Obesity has been on the rise over the past decade across the US, despite the advent of Instagram, "athleisure" and boutique fitness classes. According to data from the CDCP, obesity has risen "significantly" in the past decade, with more than one in three American adults now qualifying as obese.
Another study from ConsumerProtect cited by MarketWatch looks at this trend in greater detail, breaking down the most and least, obese states in the country.
So, which state has the worst obesity problem? that would be West Virginia, where 38.1% of adults are obese. WVa. also has the highest diabetes rate in the country, and ranks poorly on other health metrics that often accompany obesity.
I second place is Mississippi, with 37.3% of its population qualifying for that label.
There are a long list of accompanying factors that include the lowest life expectancy, the second lowest level of people who report engaging in no exercise and the highest rate of people who eat less than one piece of fruit a day.
On the other end of the spectrum is Colorado, which has the lowest level of obesity in the country, at less than 23%: "The proximity to beautiful outdoors and better eating habits in Colorado result in the lowest BMI scores in the country among its citizens. Hawaii, the state with the highest life span in the country, has the third lowest obesity rate in the country. On average, people in Hawaii live 6.5 years longer than those in Mississippi," ConsumerProtect said.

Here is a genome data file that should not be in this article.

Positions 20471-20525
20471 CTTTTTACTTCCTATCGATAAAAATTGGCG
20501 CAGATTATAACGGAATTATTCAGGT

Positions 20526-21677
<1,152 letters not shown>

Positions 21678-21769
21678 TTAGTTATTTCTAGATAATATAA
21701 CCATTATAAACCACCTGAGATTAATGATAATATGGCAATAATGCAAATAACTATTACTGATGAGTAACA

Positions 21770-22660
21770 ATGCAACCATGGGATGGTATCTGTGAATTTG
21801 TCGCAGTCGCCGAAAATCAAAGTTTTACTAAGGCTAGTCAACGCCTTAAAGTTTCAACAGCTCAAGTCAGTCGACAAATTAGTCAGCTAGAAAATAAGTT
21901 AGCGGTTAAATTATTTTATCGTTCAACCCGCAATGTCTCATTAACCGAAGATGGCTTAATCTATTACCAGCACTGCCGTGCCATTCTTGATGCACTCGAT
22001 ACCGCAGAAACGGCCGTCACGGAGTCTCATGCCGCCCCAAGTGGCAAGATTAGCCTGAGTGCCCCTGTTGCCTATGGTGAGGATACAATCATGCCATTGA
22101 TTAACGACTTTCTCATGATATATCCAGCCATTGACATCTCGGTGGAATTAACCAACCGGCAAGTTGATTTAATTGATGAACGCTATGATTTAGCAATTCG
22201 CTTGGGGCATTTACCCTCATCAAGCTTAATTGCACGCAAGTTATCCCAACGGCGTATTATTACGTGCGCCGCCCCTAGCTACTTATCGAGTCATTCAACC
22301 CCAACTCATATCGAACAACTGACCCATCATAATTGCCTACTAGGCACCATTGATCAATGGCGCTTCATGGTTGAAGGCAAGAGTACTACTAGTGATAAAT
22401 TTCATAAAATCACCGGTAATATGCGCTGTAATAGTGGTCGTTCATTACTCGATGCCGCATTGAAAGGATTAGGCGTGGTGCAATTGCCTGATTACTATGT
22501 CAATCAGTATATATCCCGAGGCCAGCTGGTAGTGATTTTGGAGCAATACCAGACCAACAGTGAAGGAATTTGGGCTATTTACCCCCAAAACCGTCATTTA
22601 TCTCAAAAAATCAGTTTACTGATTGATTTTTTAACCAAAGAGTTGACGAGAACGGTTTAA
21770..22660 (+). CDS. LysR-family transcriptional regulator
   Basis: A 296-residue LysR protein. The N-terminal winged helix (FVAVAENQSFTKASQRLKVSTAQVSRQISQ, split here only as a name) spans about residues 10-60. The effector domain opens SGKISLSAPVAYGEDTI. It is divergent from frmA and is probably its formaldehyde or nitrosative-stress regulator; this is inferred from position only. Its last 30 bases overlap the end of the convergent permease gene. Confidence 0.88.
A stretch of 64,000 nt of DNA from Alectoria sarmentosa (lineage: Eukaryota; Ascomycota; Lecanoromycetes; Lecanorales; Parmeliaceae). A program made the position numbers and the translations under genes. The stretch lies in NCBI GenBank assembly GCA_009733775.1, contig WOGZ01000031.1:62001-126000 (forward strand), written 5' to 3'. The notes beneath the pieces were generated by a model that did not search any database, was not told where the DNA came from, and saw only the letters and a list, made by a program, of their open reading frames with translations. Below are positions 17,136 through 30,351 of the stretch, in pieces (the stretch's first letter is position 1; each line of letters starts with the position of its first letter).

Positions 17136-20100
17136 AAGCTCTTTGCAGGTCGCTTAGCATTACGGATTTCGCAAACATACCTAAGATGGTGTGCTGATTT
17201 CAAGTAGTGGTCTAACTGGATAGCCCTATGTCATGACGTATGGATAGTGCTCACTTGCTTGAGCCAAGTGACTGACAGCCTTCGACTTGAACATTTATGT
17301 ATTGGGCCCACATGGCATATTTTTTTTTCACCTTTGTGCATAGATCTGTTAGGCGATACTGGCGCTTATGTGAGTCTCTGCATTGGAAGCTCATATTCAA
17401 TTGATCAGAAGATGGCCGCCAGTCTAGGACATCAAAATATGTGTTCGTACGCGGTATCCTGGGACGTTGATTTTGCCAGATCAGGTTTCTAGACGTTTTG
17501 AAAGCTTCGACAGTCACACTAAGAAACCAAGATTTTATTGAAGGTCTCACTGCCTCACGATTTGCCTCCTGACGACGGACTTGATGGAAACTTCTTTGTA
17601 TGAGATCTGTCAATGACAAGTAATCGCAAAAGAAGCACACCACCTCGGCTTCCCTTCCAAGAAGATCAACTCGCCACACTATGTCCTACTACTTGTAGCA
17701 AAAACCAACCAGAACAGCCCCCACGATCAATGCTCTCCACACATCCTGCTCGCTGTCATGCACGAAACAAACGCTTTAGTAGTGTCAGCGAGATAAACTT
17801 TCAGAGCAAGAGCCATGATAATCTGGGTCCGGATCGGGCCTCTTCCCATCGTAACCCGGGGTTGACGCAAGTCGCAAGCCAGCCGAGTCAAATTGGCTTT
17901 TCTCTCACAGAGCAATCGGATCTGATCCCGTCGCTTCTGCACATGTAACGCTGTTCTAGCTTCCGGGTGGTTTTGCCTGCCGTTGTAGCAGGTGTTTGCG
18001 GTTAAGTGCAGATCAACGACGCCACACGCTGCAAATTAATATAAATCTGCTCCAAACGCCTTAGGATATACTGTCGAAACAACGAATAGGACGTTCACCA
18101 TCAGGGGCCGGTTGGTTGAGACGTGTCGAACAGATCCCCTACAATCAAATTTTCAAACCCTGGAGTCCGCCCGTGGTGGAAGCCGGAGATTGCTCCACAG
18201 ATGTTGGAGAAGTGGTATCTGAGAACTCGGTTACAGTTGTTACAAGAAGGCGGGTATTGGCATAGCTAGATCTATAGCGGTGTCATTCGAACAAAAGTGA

One thing that’s important to remember is that obesity comes with costs both to the individual, and to society at large.
Obese people shoulder medical costs that are $1,400 per year than people of average wait. Another estimate put that number at about $2,700.
Obese people generally earn less than their more svelte friends.
Already, the societal costs of obesity are extremely high: "Treating obesity and obesity-related conditions costs billions of dollars a year. By one estimate, the US spent $190 billion on obesity-related health care expenses in 2005 - double previous estimates."
What's the solution? Since diets have proven largely ineffective in terms of a long-tern solution, Harvard's School of Public Health recommends that "prevention is key."